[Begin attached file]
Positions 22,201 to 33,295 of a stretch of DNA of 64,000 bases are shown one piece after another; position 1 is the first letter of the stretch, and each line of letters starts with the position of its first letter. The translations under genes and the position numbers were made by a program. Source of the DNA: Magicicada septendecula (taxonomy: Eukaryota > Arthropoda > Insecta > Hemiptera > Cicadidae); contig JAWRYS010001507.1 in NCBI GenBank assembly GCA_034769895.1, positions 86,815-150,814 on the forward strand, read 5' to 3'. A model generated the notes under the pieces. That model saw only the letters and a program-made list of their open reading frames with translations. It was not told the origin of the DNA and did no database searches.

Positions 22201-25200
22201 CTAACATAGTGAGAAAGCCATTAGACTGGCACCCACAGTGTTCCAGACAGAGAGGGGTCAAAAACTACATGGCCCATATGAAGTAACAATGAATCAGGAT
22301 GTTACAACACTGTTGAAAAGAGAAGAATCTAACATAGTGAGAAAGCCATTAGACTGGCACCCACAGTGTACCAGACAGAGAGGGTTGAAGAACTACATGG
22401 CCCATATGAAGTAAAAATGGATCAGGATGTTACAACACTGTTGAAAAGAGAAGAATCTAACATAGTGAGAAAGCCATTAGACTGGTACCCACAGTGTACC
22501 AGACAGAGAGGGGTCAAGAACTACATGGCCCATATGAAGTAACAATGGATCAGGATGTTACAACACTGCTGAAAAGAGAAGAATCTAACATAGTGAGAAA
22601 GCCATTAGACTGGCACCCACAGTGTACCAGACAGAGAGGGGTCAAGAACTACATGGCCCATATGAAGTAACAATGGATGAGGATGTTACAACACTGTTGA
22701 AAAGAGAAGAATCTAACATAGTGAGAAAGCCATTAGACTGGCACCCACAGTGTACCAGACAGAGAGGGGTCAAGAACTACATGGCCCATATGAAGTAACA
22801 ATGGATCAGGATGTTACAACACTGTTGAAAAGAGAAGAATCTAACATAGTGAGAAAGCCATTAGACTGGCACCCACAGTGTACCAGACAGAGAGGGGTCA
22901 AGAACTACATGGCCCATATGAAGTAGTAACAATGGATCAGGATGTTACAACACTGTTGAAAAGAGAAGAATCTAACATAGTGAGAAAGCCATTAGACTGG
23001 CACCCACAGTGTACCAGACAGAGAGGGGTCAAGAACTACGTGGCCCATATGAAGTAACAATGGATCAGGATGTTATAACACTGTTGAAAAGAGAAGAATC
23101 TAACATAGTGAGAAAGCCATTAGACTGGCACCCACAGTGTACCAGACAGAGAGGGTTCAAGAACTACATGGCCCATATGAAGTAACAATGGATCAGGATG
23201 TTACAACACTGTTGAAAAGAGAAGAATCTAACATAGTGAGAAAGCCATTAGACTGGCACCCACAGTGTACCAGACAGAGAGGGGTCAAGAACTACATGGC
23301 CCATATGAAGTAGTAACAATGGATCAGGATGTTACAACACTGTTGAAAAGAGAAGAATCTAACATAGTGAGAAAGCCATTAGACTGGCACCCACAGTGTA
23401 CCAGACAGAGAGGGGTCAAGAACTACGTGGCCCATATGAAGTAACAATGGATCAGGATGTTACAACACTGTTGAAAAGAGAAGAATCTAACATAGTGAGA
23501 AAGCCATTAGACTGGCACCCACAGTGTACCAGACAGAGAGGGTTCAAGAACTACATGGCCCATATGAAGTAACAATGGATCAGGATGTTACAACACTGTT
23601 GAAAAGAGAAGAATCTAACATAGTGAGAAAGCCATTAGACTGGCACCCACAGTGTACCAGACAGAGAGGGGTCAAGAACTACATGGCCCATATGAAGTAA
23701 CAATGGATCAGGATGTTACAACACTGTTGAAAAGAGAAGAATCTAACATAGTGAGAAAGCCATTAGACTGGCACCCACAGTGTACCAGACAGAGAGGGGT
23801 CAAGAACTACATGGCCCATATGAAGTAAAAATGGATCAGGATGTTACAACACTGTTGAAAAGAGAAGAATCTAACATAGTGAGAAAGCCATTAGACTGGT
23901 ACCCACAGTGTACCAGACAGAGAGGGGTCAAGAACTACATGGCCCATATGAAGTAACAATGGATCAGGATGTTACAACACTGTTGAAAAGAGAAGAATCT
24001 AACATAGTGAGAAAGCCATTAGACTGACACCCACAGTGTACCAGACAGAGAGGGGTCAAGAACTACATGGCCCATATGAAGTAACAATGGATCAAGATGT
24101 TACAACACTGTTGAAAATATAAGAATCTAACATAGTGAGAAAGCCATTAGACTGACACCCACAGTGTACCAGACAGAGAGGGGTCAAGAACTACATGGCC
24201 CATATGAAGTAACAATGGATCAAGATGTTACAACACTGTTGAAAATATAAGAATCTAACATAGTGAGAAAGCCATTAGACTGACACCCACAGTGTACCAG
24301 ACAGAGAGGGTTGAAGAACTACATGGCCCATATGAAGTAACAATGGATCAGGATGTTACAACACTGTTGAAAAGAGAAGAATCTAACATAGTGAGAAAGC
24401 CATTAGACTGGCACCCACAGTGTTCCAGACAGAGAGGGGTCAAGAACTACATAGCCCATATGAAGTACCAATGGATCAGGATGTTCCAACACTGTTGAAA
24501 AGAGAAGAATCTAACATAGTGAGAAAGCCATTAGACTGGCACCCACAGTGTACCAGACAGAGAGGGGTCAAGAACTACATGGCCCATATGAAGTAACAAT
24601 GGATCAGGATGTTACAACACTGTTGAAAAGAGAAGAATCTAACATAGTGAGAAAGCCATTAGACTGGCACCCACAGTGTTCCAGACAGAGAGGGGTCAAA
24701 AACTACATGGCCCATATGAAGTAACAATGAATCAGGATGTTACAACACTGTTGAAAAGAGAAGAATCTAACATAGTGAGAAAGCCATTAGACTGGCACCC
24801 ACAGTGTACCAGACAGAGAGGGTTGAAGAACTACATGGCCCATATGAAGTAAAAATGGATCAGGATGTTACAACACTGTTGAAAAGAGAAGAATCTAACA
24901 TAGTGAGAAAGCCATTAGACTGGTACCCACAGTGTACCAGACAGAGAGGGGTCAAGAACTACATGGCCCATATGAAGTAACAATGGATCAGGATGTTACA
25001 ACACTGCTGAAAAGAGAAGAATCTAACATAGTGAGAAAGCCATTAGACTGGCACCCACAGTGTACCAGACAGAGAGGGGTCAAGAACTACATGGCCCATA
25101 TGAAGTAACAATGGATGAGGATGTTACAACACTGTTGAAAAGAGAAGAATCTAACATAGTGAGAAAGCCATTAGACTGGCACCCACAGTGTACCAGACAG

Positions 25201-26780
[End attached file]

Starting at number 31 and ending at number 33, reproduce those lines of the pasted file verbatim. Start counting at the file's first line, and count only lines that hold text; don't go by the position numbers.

25001 ACACTGCTGAAAAGAGAAGAATCTAACATAGTGAGAAAGCCATTAGACTGGCACCCACAGTGTACCAGACAGAGAGGGGTCAAGAACTACATGGCCCATA
25101 TGAAGTAACAATGGATGAGGATGTTACAACACTGTTGAAAAGAGAAGAATCTAACATAGTGAGAAAGCCATTAGACTGGCACCCACAGTGTACCAGACAG

Positions 25201-26780